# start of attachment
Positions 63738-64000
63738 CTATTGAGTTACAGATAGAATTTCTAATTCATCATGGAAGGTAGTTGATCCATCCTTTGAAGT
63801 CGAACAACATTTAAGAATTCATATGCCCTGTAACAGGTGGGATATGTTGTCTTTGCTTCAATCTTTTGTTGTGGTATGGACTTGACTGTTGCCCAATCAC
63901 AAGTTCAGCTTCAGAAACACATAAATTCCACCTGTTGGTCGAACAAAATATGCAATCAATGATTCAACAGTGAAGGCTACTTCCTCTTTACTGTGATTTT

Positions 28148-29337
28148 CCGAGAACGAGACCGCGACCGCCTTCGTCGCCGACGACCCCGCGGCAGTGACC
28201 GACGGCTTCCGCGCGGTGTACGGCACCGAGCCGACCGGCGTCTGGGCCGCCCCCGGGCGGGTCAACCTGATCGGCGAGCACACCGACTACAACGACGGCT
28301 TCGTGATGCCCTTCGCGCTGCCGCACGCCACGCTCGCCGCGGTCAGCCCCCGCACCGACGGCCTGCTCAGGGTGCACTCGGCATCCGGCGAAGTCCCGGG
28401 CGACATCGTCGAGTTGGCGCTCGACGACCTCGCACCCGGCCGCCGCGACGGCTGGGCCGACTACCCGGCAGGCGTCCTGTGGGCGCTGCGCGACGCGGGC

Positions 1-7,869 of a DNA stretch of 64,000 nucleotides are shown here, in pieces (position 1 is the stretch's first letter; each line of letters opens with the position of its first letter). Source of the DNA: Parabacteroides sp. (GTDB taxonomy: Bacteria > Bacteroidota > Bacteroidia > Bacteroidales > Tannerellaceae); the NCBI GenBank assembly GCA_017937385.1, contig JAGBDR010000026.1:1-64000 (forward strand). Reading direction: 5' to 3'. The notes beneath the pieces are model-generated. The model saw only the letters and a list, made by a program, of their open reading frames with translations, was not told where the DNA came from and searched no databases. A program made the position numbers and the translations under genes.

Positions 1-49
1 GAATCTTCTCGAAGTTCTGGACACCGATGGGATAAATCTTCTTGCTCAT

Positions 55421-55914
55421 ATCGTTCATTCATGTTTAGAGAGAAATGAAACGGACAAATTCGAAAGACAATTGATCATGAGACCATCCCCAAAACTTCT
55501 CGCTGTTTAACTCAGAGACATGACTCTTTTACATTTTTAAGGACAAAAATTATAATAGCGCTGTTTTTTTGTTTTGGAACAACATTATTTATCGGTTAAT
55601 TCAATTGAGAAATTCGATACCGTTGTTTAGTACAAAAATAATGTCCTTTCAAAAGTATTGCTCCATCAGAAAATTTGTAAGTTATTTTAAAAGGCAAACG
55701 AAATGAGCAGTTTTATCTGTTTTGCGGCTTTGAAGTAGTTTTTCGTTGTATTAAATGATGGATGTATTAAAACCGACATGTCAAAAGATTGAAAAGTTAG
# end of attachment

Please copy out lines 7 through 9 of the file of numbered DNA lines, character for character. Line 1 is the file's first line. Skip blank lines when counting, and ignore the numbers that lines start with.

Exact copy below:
28201 GACGGCTTCCGCGCGGTGTACGGCACCGAGCCGACCGGCGTCTGGGCCGCCCCCGGGCGGGTCAACCTGATCGGCGAGCACACCGACTACAACGACGGCT
28301 TCGTGATGCCCTTCGCGCTGCCGCACGCCACGCTCGCCGCGGTCAGCCCCCGCACCGACGGCCTGCTCAGGGTGCACTCGGCATCCGGCGAAGTCCCGGG
28401 CGACATCGTCGAGTTGGCGCTCGACGACCTCGCACCCGGCCGCCGCGACGGCTGGGCCGACTACCCGGCAGGCGTCCTGTGGGCGCTGCGCGACGCGGGC